You put these dynamics together, with the manufacturer without a real ecosystem play (above e-mail) with hardware that is being outpaced by competitors, and it spells real trouble.

What can they do?

While maintaining the status quo will certainly spell disaster, short some breakthrough innovation, here are some very tactical moves that can be executed relatively quickly, that would help win them gain real presence in the consumer market, as a means of fortifying their enterprise positioning.

1) Simplify the product line
Between the Bold, Curve, Tour, Storm, Pearl, and all of their numerical variants, there seem to be over 20 different BlackBerry versions. I say this out of my own experience at T-Mobile trying to figure out which BlackBerry I wanted to upgrade to — they are indistinguishable as the differences are trivial to what I actually care about. In fact, I almost said “forget it” and was about to get the latest Droid phone, until I felt the guilt of my years in Waterloo hanging over me. Can they please just take a stand and develop a real consumer product lineup??? If you can’t make it simple for your consumers, then you can’t capture any mindshare in a cluttered market – especially when you’re playing from behind.

2) Make the easy things easier
Getting e-mail is par for the course nowadays, and RIM still makes this difficult for consumers. You simply can’t just buy an unlocked BlackBerry, add the data plan, insert your SIM and be off to the races. You have to register your device to get your internet mail setup. Again my first hand experience helping an excited Christmas Day BlackBerry recipient diagnose this helped m fully appreciate the frustration an “average” consumer goes through – simply unacceptable. And then there’s the browser….can’t they just buy one and stop making this so painful?

3) Make it just work
So, I get it the current RIM backbone network may not be up to the job for today’s demands but my question is – how much does it really matter? With Gmail offering push e-mail, and better Synch capabilities from Google overall, how much does the “real-time” nature of the BlackBerry network matter anymore to consumers? I don’t care what they do, just make it work somehow, even if you need to give up your sunk cost bias, and change the game for consumers.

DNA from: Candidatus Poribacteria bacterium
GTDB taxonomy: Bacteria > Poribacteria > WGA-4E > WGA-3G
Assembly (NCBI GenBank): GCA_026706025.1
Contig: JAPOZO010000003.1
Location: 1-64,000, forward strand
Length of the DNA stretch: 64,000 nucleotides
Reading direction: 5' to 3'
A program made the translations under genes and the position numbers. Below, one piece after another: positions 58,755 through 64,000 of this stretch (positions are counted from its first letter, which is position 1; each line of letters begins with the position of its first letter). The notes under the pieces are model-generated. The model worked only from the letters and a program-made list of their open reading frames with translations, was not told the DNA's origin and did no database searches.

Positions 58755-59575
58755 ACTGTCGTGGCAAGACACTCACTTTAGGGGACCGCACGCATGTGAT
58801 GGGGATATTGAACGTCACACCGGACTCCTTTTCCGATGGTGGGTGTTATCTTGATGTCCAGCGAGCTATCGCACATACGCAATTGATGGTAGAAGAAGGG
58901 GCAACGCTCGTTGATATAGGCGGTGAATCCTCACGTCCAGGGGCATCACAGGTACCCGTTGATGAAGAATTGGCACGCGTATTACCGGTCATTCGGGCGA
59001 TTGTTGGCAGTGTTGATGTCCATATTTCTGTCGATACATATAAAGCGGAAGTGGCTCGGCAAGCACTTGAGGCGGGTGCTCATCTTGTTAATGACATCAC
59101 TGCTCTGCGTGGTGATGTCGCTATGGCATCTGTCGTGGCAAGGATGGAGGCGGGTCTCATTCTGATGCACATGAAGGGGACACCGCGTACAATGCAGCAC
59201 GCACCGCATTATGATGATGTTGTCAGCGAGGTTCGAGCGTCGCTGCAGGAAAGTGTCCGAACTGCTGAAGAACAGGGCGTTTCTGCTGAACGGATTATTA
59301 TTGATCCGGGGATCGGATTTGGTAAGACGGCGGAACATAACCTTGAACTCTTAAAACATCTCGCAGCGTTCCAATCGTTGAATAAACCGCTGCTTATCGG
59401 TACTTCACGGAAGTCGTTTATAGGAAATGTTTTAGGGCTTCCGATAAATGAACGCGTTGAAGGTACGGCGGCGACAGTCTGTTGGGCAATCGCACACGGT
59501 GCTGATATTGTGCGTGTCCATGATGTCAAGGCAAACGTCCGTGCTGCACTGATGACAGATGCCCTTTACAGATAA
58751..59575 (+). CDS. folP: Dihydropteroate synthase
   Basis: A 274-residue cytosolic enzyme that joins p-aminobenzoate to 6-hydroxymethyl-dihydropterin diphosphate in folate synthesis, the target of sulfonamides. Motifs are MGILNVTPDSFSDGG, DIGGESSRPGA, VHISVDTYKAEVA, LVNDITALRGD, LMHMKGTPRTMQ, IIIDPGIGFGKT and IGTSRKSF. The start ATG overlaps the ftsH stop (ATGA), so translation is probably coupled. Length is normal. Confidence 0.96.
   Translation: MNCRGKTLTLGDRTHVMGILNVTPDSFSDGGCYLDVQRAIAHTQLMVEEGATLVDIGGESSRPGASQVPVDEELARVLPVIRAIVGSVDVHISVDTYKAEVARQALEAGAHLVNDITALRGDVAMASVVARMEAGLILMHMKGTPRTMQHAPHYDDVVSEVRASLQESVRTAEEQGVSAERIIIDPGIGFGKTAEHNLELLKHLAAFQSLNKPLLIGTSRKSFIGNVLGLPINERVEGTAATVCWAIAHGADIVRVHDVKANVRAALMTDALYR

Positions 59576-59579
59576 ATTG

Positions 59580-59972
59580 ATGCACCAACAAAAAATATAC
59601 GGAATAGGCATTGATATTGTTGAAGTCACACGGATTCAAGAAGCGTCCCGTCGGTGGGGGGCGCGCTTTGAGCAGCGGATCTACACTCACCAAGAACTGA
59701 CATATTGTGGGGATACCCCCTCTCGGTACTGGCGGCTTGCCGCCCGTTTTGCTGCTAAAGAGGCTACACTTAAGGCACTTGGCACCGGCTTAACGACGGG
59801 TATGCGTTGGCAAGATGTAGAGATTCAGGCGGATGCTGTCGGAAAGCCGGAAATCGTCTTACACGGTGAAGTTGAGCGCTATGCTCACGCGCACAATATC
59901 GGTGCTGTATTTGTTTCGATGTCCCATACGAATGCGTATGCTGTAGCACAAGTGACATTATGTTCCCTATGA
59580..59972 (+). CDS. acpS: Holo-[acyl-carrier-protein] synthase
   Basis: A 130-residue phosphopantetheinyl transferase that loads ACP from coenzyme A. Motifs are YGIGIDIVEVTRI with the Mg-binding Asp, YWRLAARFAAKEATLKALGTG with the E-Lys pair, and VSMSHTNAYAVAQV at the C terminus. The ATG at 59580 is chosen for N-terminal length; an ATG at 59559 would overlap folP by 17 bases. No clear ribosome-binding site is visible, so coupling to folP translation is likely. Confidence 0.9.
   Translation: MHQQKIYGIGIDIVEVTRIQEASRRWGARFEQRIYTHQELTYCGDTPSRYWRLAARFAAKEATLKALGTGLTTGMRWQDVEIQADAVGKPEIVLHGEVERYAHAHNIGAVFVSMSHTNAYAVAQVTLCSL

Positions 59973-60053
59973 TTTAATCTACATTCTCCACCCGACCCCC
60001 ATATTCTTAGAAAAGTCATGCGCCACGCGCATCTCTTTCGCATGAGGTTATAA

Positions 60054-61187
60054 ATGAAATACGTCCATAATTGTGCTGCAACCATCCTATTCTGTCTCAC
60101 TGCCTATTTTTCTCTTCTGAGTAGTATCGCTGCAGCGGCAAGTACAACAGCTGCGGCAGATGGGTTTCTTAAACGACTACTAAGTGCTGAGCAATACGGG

4) Find a next-generation killer app
The other three suggestions above, are necessary, but not sufficient. To win they need to do something very big in the applications space. Let’s face it, they’re not going to beat Apple nor Google with their dreadful App World — that ship has sailed. Originally RIM won based on having an integrated system designed to deliver on one killer application, e-mail. This enabled them to stay ahead of handset only makers like Nokia, Qualcomm, and the many other comers who have been relegated to a commoditizing corner of the market. Meanwhile Apple and Google are at the other extreme with very open platforms with well over a hundred thousand applications each. I think RIM needs to take one main killer app (or maybe a relevant suite of apps) and tightly integrate them into their system.

Who knows exactly what that is, be it the augmented reality space (that Google Goggles and others are making a play), mobile payment / wallet systems (like NTT DoCoMo has done in Japan), or another area where handset + network + software + install base can be brought to bear.

In all likelihood the next killer app requires adaptation vs. innovation, as there are many ideas to pick from in the existing iPhone and Droid app stores, as well as looking at Japan and South Korea; the trick will be to find on that adapts best to the RIM/ BlackBerry strengths and that can create a big enough separation form competitors.

Looking ahead
As a long time fan of RIM, and what they’ve done to put Waterloo on the map, I’m using their stagnating products and feeling pretty envious of all those iPhones and Droids out there. So the real question is: how long can RIM / BlackBerry stay relevant amidst challenges from Apple & Google? Nothing will change overnight, but I can tell you wireless calendar synch and push e-mail simply aren’t enough to ward off the advances happening all around them. They need to get serious and show the consumer market what they can do, before they lose the enterprise market too.

What would you do if you were RIM?